PEARL HARBOR, Hawaii – The U.S. Navy is resuming its practice of using old warships for target practice and sinking them in U.S. coastal waters after a nearly two-year moratorium spurred by environmental and cost concerns.
Later this month, three inactive vessels -- Kilauea, Niagara Falls and Concord -- will be sent to a watery grave off Hawaii by torpedoes, bombs and other ordnance during the Rim of the Pacific naval exercises, or RIMPAC.
The military quietly lifted the moratorium on Sinkex, short for sinking exercise, last year after a review of the requirements, costs, benefits and environmental impacts of the program, the Navy said in a statement to The Associated Press.
It will be the first time since 2010 the Navy has used target practice to dispose of an old ship. Previous targets have ranged from small vessels to aircraft carriers such as the USS America, which was more than three football fields long.
Conservation groups argue that the ghost ships should instead be recycled at a ship-breaking facility. Concerns about the long-lasting effects of toxic pollutants onboard the ships spurred a lawsuit by those groups to force the Environmental Protection Agency to better catalog and regulate Sinkex. The case, filed in U.S. District Court in San Francisco, is ongoing.
The groups said they did not plan to seek an injunction to stop the Navy from restarting the exercises.
"We are appealing to the Navy to continue their moratorium at least until our case is heard," said Colby Self of the environmental group Basel Action Network, which joined the Sierra Club in suing the EPA. "After the vessels hit the sea-bottom, it will be a little too late to redress damages to our precious marine resources."
The Navy says Sinkex offers valuable live-fire training for times of war and provides clean vessels for at-sea, live-fire exercises. The ships can be targeted from the air, ocean's surface or underwater, with the results aiding the acquisition, planning and design of future vessel classes and systems, the Navy said.
For decades, the Navy destroyed the vessels with little or no oversight. Then in 1999, the EPA ordered the Navy to better document toxic waste left on the doomed ships while removing as much of the material as possible. In return, the EPA exempted the military from federal pollution laws that prohibit any such dumping in the ocean.
The Navy is still in charge of estimating the amount of pollutants onboard after the ships are prepared for sinking. In addition, the Navy must file an annual report with EPA estimating the amount of PCBs, or polychlorinated biphenyls, carried by the vessels.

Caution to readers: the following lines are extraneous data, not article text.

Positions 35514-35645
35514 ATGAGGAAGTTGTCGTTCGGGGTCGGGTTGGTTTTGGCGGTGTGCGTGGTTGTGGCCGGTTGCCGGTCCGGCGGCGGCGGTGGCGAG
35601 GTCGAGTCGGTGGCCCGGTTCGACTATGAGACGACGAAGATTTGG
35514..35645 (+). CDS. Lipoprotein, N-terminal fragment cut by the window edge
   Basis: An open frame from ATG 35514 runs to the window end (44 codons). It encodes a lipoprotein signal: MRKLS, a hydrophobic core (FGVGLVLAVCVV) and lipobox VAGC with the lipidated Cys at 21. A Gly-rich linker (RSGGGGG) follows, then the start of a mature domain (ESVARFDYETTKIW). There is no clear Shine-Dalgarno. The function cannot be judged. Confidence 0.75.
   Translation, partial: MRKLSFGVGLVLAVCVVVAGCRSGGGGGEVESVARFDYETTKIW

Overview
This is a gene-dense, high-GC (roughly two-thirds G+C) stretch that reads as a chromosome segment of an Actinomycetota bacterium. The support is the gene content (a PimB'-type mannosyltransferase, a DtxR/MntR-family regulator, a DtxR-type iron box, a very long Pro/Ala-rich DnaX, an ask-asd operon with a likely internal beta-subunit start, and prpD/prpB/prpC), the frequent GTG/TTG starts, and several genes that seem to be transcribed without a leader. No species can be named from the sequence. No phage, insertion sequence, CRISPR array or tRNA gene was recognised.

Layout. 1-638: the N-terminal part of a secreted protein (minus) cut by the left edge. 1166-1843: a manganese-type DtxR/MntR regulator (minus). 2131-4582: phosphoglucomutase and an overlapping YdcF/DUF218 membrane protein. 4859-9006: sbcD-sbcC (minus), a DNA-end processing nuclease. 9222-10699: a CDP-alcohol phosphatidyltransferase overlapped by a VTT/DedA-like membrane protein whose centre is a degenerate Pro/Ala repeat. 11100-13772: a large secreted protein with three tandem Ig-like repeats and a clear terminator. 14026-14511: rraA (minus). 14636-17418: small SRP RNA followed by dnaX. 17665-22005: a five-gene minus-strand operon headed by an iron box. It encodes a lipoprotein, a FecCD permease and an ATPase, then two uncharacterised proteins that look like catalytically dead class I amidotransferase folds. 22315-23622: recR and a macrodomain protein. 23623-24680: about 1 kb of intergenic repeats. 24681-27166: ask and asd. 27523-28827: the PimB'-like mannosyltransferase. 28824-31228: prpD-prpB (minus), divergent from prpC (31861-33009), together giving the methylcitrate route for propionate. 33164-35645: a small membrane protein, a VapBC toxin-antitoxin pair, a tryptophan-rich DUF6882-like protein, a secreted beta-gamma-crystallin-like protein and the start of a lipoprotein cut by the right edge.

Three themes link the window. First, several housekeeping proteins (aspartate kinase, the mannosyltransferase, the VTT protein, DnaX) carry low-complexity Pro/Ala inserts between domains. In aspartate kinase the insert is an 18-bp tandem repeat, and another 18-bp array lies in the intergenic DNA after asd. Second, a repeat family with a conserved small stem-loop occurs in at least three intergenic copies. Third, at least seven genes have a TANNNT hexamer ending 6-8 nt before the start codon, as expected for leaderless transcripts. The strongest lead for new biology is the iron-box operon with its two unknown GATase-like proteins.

High levels of the chemical are believed to increase the risk of certain cancers in humans. It was banned by the U.S. in 1979 in part because it is long-lasting and accumulates throughout the food chain.
Vice Admiral Gerald Beaman, commander of the combined task force running the exercises, said Monday that each ship will be stripped of PCBs and other contaminants such as asbestos, as required by the Navy's agreement with EPA.
"There are severe restrictions that are placed on any hulk of that nature," Beaman said during a news conference at Pearl Harbor, flanked by commanders from participating countries.
The Navy must also conduct the exercises at least 50 nautical miles from shore and in water at least 6,000 feet deep.
Beaman said decisions about sinking the ships versus recycling them are made outside the scope of the exercises.
A previous AP review of records from the past 12 years found the Navy got rid of most of its old ships over that time through target practice. Records show the Navy sunk 109 peeling, rusty U.S. warships off the coasts of California, Hawaii, Florida and other states during that period.
Navy documents show some of the ships it sunk contained an estimated 500 pounds of PCBs.
During the same time, 64 ships were recycled at one of six approved domestic ship-breaking facilities.
RIMPAC, which lasts for five weeks, features training exercises for thousands of military personnel from 22 nations.